> my internal private network. I am rejecting these packets at the ppp0
> interface without exception.

> Mike Schoppe



> > >I have been noticing quite a few netbios-ns packets being rejected by
> > >my firewall. Some of which are originating from private class A
> > >addresses. See the log entry below.

> > >Mar 24 17:41:33 ns1 kernel: Packet log: input REJECT ppp0 PROTO=17
> > >10.12.12.98:137 63.224.240.70:137 L=78 S=0x00 I=410 F=0x0000 T=110 (#35)

> > >I also receive netbios-ns packets from legitimate addresses as well.

> > >I am very curious as to why I am seeing them at all. I have long held
> > >the opinion that netbios-ns should be restricted to an isolated network
> > >and not proliferated to the internet. Is that a generally accepted
> > >practice or just my idealism showing?

> > If you have M$ boxes on a network, you are going to see these packets. My
> > firewall (seawall.sourceforge.net) simply DENYs them without logging them.
> > I also drop them from the forwarding chain so my firewall doesn't pass
> > them from my internal network out to my DSL subnet.

> > >With regard to the private class A addresses, I was under the impression
> > >that they were intended for use on a private network whose internet
> > >bound traffic would be masqueraded by either a proxy or a firewall.

> > >Can anyone give me a quick education on this or point me to a practical
> > >explanation?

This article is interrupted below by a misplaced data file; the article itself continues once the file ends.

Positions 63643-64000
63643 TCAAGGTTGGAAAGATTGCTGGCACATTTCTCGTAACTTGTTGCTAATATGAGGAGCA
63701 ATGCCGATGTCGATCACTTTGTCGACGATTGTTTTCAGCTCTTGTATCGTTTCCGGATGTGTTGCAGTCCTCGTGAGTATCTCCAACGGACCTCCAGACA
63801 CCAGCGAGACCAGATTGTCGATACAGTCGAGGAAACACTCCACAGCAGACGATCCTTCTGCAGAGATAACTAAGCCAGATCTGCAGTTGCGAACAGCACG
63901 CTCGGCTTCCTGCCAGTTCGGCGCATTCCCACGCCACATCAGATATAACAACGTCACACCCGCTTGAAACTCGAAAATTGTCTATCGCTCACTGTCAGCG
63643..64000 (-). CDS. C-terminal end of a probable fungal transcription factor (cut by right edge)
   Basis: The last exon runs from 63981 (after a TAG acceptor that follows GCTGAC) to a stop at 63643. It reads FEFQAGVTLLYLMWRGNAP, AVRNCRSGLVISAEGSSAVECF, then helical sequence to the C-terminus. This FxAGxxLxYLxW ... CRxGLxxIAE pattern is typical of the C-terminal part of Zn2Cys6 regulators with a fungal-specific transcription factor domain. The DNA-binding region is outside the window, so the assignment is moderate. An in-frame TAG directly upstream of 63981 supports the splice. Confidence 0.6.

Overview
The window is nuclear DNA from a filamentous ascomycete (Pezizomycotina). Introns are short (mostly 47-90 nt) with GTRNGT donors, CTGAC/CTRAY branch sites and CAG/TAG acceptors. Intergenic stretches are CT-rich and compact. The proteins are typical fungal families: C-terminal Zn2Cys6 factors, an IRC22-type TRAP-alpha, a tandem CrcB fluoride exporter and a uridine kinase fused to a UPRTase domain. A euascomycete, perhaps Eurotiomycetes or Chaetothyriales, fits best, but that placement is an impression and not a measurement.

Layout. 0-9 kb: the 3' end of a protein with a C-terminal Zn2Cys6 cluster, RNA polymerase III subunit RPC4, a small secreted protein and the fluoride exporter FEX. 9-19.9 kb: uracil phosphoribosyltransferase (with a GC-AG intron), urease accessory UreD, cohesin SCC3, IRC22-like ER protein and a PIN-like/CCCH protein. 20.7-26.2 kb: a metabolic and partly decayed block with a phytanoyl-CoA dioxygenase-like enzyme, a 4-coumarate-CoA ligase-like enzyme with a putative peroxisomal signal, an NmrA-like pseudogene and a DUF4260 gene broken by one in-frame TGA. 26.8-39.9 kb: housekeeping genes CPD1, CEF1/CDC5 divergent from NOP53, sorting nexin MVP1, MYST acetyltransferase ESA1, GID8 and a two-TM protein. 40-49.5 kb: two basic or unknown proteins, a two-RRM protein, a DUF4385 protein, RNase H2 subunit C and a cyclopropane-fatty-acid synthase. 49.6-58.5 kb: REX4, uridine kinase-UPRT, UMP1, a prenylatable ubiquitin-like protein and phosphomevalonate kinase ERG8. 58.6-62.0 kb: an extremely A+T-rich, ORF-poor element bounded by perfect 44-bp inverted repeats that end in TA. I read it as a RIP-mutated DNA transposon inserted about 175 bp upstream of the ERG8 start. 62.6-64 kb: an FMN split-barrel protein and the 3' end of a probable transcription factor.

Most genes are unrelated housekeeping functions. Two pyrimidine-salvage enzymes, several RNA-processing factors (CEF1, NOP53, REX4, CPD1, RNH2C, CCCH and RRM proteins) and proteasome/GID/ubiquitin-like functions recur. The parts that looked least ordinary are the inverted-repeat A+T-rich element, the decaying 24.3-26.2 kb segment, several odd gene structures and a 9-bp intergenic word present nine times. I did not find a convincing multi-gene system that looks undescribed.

> > People routinely do dumb things. In this case, someone on your subnetwork
> > probably has a gateway system with two NICs and only one hub/switch.
> > Rather than using a crossover cable to connect the external NIC to the
> > cable/DSL modem, the person has both interfaces, all local systems AND the
> > cable/DSL modem connected to the one hub or switch.

> > Alternatively, the person may have only one NIC in their gateway and has
> > it configured with both an internall 10.0.0.0/8 address and their external
> > address; again, all systems plus the cable/DSL modem are connected to a
> > single hub/switch.

> > In either case, all of their local traffic is available on your cable/DSL
> > subnetwork. Your cable/DSL modem acts like a bridge so it will pass all
> > broadcast traffic and any unicast traffic addressed to a MAC that it has
> > learned (by traffic monitoring) belongs to a device connected to it.

> > -Tom
> > --
> > Tom Eastep             \  Eastep's First Principle of Computing:
> > ICQ #60745924           \  "Any sane computer will tell you how it

> > Shoreline, Washington USA \___________________________________________

--
Andy Guibert - Linux/Unix Systems Administrator
"May the source be with you, Luke."
-------------------------------------------------
Remove the "nojunk" from my addy when responding.
 
 
 

1. Netbios-ns Packets...Machine Can't Pass Data Through Firewall

I have a Window Millennium machine on my internal network that can't connect
through my ipchains firewall.  It has an IP of 192.168.0.5, it uses
192.168.0.1 as the gateway.  On the firewall box, eth1's IP is 192.168.0.1.
They both use 255.255.255.0 as the subnet.  The only protocol on the WinMe
machine that is currently installed is tcp/ip.

I can ping from 192.168.0.5 to 192.168.0.1 without any problems.  But, if I
try to open something like internet explorer, tcpdump starts showing
messages like the one below.

21:30:26.331527 eth1 B 192.168.0.5.netbios-ns > 192.168.0.255.netbios-ns:NBT
UDP PACKET(137): QUERY; REQUEST; BROADCAST

Being a novice, can anyone help me decipher what it means and possibly a
solution.

Thanks very much,

Alan